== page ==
3 Signs Your Teenager May Be Suicidal

Category: Play Therapy

3 Signs Your Teenager May Be Suicidal
By: Dilini Dharmawardana, LMFT

Everyone struggles, but sometimes that struggle becomes so real or so difficult that suicide is thought of over using the skills learned over time to deal with problems. “Suicides among young people continue to be a serious problem. Suicide is the second leading cause of death for children, adolescents, and young adults age 5-to-24-year-olds” (American Academy of Child and Adolescent Psychiatry, 2018). There are many risk factors that can tell you that someone is contemplating suicide. Here are a few of the risk factors that could lead to you assisting someone in getting help before it is too late.

#1: Your teenager is suffering from depression or has suffered from depression in the past

When your teenager has suffered from depression or is currently struggling with depression that is factor that therapists look out for when assessing for a client’s suicide. Depression is a series of symptoms that include a change in appetite, change in sleeping patterns, and hopelessness among other symptoms. Depression can be managed with coping skills and learning other skills. Having a therapist can help your teenager manage their symptoms of depression.

#2: Your teenager has attempted suicide before

Previous suicide attempts are huge indicator of future attempts and are a sign that therapists look for when assessing for current suicide. Hopefully, if your teenager has attempted suicide before they are currently in therapy because he/she should be monitored during the time after he/she attempted suicide. A therapist can help your teenager develop and maintain coping skills to manage the stressors that may have caused him/her to attempt suicide in the first place.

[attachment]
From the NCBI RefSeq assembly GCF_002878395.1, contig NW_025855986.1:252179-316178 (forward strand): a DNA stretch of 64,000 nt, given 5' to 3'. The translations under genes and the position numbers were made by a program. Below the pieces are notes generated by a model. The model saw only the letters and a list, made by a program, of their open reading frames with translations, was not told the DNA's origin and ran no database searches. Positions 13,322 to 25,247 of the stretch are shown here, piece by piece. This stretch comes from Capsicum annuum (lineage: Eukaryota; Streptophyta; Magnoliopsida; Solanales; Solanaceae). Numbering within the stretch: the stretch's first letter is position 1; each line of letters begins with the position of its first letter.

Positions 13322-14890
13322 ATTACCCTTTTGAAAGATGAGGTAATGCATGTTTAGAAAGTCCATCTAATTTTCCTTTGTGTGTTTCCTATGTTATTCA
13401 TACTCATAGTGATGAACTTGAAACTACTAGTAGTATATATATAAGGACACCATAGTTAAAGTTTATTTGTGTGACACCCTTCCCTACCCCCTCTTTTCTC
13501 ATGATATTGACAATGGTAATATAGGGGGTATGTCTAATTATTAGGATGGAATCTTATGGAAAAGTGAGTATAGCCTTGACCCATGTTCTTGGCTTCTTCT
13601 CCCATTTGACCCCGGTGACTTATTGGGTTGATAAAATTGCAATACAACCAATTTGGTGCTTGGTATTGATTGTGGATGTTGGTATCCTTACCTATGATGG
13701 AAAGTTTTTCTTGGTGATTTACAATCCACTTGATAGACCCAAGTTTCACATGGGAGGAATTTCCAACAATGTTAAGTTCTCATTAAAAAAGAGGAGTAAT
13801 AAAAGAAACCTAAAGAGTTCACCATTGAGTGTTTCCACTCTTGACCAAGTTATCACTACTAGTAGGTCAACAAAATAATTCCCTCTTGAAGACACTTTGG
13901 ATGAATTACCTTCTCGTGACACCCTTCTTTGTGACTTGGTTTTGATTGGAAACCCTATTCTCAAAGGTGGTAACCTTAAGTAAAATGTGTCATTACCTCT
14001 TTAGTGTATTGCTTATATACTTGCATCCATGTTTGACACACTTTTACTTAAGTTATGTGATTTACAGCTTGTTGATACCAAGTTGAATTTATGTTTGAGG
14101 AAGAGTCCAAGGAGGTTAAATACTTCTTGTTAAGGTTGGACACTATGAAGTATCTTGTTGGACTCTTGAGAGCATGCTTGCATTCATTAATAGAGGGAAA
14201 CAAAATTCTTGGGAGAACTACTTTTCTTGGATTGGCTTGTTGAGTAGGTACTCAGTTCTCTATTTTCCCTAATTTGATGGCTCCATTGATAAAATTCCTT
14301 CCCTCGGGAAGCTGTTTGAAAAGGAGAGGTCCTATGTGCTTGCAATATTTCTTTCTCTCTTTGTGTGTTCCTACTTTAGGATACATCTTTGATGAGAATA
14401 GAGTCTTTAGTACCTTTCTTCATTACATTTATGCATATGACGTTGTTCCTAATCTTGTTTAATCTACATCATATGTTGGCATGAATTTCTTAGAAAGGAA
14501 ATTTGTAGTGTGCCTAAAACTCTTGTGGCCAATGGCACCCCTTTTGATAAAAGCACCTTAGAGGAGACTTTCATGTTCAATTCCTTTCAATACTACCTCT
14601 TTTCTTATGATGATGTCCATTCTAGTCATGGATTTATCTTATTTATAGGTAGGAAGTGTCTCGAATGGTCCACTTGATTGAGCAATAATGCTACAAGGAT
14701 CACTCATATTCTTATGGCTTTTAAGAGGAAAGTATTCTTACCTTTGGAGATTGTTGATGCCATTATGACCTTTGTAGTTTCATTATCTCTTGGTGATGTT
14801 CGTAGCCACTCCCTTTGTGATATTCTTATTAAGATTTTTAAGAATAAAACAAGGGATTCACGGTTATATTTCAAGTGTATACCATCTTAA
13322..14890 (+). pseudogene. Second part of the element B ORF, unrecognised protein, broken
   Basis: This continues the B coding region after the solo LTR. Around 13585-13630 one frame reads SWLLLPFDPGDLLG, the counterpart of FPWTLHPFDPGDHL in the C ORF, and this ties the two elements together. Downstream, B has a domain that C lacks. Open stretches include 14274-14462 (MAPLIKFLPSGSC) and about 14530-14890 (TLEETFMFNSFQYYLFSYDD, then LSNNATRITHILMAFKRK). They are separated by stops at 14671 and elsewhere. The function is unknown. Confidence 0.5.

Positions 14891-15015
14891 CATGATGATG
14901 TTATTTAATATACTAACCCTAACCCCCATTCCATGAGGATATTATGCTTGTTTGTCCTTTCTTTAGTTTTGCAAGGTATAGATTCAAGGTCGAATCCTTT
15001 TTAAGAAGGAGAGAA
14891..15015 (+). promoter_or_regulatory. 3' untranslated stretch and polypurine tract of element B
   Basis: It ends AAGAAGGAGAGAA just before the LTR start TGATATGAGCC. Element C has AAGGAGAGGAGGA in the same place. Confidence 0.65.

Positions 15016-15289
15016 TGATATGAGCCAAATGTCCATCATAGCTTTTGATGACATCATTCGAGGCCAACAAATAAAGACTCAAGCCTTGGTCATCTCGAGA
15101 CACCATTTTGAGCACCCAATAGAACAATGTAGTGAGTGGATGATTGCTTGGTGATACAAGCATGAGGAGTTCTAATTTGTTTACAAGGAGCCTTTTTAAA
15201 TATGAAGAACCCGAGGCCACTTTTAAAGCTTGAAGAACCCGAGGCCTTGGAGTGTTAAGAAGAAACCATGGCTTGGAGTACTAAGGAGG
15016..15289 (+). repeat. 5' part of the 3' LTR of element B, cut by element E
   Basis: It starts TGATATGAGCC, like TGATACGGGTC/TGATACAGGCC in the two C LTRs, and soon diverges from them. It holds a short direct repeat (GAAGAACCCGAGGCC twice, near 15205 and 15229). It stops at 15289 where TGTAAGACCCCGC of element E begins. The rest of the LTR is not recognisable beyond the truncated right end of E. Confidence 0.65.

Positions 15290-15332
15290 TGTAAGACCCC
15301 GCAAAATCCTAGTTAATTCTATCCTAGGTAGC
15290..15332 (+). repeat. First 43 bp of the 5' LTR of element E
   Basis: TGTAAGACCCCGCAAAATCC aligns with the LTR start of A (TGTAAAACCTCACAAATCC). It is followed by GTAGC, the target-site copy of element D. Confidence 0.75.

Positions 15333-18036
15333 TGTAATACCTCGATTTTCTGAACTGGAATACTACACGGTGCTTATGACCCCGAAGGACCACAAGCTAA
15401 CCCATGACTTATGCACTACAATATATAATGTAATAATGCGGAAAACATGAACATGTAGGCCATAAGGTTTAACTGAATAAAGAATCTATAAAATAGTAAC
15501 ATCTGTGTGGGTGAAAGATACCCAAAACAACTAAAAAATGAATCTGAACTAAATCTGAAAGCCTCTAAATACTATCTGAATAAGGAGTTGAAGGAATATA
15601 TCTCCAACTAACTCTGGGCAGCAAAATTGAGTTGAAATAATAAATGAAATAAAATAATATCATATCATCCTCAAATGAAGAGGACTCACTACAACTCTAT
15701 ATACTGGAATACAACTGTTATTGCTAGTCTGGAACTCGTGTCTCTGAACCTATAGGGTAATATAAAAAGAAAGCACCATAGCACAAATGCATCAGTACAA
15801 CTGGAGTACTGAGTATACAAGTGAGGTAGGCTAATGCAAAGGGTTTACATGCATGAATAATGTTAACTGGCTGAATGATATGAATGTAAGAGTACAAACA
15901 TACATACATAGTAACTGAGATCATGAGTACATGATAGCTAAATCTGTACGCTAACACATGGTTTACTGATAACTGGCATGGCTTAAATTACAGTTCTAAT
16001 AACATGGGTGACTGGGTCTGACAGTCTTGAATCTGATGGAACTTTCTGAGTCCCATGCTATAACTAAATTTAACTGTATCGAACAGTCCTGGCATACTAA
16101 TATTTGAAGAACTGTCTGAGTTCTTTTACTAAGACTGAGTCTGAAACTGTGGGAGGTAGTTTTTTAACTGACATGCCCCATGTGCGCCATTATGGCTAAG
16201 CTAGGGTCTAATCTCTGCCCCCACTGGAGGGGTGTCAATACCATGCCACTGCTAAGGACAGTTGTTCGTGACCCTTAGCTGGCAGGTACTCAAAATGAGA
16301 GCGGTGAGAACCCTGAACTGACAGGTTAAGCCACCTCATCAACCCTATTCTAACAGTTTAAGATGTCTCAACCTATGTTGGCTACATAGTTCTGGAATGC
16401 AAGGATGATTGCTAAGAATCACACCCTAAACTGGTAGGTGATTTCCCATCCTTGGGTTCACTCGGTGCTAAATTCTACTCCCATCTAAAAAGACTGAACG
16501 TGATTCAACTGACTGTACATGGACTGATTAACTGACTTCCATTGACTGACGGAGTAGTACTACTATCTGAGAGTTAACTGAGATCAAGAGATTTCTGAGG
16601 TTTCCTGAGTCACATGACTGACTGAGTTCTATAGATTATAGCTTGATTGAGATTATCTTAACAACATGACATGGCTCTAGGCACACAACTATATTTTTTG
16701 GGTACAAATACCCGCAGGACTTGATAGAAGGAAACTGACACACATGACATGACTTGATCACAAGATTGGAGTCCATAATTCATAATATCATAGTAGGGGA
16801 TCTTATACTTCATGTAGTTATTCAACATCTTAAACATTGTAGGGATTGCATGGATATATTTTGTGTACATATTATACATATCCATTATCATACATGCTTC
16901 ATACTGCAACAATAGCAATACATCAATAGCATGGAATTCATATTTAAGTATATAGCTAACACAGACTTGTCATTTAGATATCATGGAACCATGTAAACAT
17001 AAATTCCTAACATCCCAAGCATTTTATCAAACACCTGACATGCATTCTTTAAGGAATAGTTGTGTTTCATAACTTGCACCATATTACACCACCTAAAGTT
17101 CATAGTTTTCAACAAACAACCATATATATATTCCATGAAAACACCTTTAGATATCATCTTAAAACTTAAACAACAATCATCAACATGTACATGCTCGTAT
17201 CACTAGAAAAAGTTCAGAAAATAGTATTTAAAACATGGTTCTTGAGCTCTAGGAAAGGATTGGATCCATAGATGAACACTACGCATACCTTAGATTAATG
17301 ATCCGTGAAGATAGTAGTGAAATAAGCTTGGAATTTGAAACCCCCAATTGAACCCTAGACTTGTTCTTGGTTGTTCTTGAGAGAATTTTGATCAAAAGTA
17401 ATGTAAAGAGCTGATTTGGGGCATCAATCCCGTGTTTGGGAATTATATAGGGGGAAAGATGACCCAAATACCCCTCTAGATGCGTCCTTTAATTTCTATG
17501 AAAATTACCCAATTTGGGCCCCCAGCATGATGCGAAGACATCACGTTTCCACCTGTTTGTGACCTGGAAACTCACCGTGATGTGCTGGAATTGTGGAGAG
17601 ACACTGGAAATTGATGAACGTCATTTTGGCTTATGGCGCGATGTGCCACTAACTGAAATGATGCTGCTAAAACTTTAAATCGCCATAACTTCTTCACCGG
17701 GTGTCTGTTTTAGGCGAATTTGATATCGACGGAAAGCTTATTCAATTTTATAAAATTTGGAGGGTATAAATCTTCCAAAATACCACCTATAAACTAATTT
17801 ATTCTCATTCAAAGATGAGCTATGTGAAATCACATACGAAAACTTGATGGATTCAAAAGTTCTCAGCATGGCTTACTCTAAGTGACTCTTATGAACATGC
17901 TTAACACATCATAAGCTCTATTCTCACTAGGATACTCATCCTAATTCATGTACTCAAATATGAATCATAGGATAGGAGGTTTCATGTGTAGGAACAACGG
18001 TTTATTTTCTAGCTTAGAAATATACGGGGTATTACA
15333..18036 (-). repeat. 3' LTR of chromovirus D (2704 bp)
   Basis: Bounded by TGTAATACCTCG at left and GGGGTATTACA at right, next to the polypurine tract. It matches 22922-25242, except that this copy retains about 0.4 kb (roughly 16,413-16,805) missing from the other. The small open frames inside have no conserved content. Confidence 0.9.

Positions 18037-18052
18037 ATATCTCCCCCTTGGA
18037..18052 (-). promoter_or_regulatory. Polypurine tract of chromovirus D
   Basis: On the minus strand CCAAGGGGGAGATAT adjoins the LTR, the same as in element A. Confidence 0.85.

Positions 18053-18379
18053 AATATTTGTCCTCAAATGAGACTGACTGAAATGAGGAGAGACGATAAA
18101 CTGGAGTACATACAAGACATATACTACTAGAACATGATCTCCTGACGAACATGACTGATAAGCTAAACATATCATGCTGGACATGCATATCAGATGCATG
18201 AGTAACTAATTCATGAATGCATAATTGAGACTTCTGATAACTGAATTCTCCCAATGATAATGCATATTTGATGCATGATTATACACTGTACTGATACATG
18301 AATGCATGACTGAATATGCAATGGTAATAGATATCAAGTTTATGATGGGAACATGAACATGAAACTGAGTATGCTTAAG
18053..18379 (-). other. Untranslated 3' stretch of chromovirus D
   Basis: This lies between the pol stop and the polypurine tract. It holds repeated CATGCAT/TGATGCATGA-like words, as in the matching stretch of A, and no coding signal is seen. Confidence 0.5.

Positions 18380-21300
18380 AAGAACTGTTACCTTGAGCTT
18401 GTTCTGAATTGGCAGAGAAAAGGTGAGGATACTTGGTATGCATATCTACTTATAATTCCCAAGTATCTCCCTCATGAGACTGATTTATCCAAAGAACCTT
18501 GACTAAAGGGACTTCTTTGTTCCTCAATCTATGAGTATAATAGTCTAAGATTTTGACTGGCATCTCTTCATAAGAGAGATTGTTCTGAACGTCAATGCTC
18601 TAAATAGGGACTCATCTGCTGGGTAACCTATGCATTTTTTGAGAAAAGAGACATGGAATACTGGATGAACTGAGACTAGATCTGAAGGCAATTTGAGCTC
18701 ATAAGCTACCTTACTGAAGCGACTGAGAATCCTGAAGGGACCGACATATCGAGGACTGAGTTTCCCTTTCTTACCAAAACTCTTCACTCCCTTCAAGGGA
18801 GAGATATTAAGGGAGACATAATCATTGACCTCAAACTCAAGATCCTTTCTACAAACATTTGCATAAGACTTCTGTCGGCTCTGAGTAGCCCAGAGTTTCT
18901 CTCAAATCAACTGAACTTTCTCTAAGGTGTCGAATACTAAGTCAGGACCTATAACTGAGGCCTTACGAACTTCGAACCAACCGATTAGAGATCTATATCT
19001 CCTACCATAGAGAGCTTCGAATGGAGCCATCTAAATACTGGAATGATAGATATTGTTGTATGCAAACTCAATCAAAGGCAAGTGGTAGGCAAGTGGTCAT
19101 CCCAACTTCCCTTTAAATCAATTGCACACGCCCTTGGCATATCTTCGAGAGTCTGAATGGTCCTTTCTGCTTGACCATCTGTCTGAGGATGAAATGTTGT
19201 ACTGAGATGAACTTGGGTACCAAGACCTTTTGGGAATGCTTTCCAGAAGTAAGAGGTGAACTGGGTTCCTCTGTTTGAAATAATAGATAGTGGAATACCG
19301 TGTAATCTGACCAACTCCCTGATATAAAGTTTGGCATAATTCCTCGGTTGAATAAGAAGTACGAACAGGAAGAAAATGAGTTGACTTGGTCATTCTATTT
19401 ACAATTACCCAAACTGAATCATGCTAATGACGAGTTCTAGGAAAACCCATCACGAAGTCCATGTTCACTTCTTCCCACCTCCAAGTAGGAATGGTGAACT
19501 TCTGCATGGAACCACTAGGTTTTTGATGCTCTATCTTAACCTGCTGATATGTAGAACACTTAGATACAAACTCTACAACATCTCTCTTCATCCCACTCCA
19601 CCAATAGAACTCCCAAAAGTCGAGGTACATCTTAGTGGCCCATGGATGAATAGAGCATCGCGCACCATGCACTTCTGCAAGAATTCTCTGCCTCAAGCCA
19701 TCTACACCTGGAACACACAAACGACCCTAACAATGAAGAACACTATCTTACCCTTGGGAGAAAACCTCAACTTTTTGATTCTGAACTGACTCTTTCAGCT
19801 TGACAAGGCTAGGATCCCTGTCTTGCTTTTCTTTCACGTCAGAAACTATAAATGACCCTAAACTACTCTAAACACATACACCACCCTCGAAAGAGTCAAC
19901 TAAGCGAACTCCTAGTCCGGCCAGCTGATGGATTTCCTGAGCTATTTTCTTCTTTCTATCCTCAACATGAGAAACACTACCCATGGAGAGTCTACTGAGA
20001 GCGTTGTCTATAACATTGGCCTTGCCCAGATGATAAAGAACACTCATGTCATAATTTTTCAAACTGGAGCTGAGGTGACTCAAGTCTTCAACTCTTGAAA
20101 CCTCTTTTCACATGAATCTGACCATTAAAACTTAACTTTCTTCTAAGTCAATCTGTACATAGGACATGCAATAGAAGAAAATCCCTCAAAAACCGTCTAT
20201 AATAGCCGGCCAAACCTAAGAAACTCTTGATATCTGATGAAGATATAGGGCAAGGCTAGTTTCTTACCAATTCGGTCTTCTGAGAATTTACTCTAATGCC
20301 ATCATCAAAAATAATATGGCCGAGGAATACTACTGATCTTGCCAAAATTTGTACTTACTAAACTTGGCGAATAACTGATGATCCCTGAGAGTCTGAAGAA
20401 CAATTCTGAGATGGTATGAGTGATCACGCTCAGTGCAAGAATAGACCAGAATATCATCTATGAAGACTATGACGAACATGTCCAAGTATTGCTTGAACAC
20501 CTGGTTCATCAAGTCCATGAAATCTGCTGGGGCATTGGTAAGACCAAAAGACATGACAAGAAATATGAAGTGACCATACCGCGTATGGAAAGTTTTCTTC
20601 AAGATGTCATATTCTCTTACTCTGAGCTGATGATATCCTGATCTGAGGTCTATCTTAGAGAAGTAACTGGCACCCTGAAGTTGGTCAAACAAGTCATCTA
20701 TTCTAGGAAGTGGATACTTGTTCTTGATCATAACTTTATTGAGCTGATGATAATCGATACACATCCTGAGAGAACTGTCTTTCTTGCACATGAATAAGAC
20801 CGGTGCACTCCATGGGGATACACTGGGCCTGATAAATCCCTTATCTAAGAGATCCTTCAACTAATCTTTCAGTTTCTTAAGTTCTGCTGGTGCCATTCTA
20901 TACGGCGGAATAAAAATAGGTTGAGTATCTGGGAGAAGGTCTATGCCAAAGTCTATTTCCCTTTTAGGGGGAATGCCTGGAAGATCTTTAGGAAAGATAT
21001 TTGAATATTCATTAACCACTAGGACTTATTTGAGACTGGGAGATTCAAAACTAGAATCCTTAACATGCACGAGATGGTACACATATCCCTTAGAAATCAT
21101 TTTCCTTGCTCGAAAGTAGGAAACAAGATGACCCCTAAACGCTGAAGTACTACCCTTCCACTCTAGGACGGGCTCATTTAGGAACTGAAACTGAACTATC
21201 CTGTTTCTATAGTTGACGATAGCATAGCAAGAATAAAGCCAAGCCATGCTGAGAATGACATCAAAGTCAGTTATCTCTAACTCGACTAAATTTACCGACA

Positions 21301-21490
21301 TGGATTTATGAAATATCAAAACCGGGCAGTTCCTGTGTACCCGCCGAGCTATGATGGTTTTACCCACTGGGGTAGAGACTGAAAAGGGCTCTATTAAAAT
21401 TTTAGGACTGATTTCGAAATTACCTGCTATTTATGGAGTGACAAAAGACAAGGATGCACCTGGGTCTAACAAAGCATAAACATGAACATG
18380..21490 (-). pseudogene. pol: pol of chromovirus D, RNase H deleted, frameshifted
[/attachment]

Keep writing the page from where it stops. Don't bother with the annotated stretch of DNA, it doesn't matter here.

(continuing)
#3: Isolation

I realize that with the advent of technology and the increase in the use of social media, people may be more naturally isolated or alone than before these items became popular. Look at how often or how much your teenager isolates themselves from family and friends. If your teenager is isolating themselves more than usual, get them help. With technology making it easier and easier to not communicate and interact in person, people are becoming more isolating. So watch out for how much your teenager is not texting their friends or not hanging out with their friends in person.

If you believe your teenager is experiencing any of these signs of possible suicidality get them help as soon as possible. People are often afraid to get help due to the stigma around therapy, but staying alive is more important than being afraid to get the help your teenager needs. Life is hard, but the hard times can be dealt with some help from a therapist. Phil Donahue once said: “Suicide is a permanent solution to a temporary problem.” The issues that cause people to attempt suicide or commit suicide are generally things that are not permanent and can be dealt with time, healing, coping skills, and help!


Works Cited
(n.d.). Suicide in Children and Teens. Retrieved October 10, 2018, from https://www.aacap.org/AACAP/Families_and_Youth/Facts_for_Families/FFF-Guide/Teen-Suicide-010.aspx